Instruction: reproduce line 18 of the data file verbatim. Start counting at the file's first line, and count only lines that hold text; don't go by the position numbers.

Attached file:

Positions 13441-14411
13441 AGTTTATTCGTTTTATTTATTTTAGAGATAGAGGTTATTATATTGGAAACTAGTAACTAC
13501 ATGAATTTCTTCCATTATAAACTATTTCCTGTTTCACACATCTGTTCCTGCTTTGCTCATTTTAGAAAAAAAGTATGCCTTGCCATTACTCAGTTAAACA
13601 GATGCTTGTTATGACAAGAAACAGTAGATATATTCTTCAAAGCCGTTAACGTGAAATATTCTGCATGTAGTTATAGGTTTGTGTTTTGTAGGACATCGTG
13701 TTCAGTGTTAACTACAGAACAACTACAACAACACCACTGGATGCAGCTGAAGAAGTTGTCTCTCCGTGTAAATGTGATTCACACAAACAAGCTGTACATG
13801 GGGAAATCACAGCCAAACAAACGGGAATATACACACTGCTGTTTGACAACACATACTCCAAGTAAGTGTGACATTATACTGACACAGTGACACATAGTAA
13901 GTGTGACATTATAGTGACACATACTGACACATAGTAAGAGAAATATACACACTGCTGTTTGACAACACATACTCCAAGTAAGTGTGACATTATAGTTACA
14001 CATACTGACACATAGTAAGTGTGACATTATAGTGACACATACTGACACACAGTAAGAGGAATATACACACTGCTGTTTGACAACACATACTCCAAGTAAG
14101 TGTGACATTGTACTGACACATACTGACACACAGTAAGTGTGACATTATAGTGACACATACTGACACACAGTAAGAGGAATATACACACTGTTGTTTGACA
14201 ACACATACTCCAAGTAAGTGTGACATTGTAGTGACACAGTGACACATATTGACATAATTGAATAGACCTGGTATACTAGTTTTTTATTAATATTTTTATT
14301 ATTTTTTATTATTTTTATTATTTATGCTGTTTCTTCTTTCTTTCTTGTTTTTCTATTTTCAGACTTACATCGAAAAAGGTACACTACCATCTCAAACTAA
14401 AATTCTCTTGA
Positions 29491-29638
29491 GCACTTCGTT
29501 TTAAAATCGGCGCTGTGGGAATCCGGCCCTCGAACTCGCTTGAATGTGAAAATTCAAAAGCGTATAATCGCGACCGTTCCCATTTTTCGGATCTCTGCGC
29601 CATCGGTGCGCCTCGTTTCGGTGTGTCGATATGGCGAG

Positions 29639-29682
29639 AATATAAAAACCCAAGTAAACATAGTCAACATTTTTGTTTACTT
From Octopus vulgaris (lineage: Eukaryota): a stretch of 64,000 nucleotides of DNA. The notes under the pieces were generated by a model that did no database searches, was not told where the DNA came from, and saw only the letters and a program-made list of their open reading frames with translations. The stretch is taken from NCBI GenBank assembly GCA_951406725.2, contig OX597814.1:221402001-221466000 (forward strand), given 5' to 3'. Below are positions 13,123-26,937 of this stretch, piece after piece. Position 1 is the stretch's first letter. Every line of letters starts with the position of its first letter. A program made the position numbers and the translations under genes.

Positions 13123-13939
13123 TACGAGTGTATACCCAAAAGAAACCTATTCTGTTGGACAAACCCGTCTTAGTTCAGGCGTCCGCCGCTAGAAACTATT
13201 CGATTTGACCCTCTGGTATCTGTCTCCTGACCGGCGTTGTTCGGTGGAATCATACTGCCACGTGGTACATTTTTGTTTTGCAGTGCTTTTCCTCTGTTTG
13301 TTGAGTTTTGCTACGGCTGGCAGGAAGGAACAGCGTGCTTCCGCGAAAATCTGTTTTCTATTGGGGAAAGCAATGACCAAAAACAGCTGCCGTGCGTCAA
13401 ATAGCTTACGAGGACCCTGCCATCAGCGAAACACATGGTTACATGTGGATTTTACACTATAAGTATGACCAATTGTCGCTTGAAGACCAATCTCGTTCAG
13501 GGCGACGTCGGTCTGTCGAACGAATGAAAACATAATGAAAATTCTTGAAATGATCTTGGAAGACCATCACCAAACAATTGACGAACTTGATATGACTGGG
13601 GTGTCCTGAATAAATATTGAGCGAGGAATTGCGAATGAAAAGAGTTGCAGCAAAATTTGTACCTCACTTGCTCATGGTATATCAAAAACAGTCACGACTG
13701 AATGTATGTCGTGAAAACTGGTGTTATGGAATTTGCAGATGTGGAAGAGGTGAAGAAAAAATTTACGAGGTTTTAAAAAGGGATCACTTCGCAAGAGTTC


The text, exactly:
29639 AATATAAAAACCCAAGTAAACATAGTCAACATTTTTGTTTACTT